• The production of every cigar requires a large number of leaves, rolled according to a special recipe. Yes, Cuba is the only country that has legalized standards for cigar production. Each cigar series has a specific taste, thickness, and smell. These characteristics are not always constant as the harvest is different each year and so is the weather.
  • Each model is standardized by a strict set of proportions as regards width and length:

    Cuban Cigars

    Cuban Cigars

As I already mentioned every worker in the cigar factories is due five cigars a day as compensation for the heavy labour… Each genuine cigar undergoes over 300 manual manipulations before it becomes an end product. The starting point of it all is picking up the leaves, which is an extremely responsible process. Moreover, the tobacco seeds are very small and therefore need to be planted firstly in a nursery-garden usually around September. In two months when the plants reach 0,10 – 0,15 cm, they are moved onto the open field. The region in Cuba where the most high-quality tobacco can be found is called Vuelta Abajo and is located in the west part of Cuba, close to Vinales

The unique climate conditions and the red clay soils contribute to the deeper plant root system, which nourishes the leaves with minerals. I have seen huge leaves there – nearly 0,40 cm. Unlike Bulgarians, Cubans gather the leaves whenever and not early in the morning, or in other words, they don’t strain themselves that much. They pick the leaves one by one so the process is very tedious and tiresome. After reaping the harvest, the leaves are hung to dry for additional fermentation /for around three months – up until May/.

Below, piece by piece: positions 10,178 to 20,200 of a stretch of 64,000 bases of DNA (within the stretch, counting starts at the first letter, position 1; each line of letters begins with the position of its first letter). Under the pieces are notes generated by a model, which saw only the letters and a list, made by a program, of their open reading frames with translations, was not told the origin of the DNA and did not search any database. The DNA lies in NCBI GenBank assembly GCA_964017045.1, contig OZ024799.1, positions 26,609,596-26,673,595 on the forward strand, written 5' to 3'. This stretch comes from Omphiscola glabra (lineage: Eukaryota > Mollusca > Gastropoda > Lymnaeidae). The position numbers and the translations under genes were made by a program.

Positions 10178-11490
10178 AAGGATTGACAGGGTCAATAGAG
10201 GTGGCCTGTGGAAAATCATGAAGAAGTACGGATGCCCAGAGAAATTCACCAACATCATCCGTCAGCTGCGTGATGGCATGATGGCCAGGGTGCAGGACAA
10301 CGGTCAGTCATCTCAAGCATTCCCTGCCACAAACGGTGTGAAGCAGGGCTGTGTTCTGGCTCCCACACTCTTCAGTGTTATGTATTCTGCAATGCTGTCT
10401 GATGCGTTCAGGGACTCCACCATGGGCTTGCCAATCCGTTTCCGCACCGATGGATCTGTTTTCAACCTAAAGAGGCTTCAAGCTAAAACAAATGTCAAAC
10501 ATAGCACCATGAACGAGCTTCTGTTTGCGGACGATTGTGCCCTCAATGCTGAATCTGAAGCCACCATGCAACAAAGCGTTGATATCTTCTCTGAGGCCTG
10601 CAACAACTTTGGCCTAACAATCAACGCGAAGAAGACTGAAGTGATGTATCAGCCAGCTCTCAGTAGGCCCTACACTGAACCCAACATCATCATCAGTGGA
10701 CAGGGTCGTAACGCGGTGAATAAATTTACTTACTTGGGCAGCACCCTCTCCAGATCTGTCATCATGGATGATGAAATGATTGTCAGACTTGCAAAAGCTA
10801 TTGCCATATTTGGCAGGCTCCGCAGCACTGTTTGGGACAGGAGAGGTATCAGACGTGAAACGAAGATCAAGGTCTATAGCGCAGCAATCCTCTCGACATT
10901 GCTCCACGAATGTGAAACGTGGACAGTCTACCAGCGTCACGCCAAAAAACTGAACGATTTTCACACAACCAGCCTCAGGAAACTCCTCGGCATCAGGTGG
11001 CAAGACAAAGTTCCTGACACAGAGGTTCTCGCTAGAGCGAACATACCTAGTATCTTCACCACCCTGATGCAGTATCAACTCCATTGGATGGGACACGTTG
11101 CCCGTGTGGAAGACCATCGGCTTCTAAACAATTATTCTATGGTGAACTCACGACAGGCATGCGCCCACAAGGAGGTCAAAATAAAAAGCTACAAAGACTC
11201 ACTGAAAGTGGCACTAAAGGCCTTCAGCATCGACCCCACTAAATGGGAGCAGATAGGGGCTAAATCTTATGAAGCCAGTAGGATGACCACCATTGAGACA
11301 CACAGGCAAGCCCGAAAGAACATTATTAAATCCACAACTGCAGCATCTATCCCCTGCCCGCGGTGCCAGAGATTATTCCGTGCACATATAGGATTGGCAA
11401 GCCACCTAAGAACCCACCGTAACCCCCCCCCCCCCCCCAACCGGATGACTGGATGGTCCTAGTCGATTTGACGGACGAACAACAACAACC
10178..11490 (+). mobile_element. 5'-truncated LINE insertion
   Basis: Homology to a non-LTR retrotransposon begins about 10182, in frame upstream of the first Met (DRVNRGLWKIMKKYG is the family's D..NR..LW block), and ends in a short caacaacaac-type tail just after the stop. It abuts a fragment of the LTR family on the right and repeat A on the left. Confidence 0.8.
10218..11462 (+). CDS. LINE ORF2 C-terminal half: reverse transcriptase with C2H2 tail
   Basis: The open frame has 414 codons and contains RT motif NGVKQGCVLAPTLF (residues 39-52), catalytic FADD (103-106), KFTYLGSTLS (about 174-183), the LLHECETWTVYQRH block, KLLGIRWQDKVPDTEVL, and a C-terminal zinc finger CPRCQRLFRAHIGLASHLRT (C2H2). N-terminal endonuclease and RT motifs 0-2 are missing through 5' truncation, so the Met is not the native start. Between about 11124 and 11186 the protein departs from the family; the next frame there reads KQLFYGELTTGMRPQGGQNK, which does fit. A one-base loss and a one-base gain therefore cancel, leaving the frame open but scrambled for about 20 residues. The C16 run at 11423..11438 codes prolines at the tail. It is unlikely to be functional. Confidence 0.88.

Next, the state company Taba Cuba buys up the tobacco production at fixed prices. Once in the factories, the leaves are sorted by women workers. In Cuba /and not only/ women are believed to be handier than men, so they sort the leaves according to particular characteristics. This is the moment when the torcedors step in. The most elastic leaves are used for the cigars outer layer and these leaves are sorted for each brand according to a secret recipe. The leaves for the cigar filling are called volado, ligero, or seco. The main leaves for the strong cigars are ligero and for the lighter ones – seco. The torcedors roll them in a particular shape and put them in a wooden press in accordance with the cigar model. Finally, they cut the cigars with a guillotine on one side and glue its end with a special kind of wax.

The ready cigars undergo quality control, which includes measurement of their exact size and thickness with special equipment – if the cigar is too thick it would be hard to smoke it. The end products are contained in special refrigerators with a particular level of humidity.